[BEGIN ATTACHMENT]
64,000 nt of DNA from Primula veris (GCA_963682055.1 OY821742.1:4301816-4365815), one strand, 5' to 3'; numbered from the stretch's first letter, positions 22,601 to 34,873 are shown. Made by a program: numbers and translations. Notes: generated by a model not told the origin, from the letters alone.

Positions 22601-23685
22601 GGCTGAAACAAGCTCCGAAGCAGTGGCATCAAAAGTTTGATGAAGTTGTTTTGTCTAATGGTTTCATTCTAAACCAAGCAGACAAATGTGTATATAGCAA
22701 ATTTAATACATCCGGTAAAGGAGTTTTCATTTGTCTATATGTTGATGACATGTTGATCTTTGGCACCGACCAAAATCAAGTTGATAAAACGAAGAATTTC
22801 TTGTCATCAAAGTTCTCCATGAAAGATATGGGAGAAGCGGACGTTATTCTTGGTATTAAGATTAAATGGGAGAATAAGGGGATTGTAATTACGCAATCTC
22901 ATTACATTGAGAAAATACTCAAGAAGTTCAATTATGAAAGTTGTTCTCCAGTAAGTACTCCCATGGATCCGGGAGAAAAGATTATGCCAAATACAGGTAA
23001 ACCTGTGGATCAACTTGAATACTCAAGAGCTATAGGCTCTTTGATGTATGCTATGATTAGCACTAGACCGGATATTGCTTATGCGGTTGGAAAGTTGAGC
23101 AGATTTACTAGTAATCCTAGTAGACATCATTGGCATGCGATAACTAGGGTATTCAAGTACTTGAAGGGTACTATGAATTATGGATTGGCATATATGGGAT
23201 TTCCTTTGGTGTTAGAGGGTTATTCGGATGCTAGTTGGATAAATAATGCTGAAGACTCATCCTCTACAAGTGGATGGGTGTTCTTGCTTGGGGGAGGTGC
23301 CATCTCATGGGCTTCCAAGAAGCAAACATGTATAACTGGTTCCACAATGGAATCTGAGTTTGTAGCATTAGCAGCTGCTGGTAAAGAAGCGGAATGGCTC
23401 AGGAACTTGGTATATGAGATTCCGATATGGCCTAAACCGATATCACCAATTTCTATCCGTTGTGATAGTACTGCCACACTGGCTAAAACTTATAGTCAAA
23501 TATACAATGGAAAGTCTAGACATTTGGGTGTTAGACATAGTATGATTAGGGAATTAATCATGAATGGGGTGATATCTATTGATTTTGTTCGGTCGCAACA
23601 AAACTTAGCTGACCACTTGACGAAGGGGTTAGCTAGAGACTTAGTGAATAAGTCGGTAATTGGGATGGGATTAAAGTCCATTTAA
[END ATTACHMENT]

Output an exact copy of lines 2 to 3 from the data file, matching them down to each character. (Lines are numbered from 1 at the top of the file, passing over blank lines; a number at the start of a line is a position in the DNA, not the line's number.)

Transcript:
Positions 22601-23685
22601 GGCTGAAACAAGCTCCGAAGCAGTGGCATCAAAAGTTTGATGAAGTTGTTTTGTCTAATGGTTTCATTCTAAACCAAGCAGACAAATGTGTATATAGCAA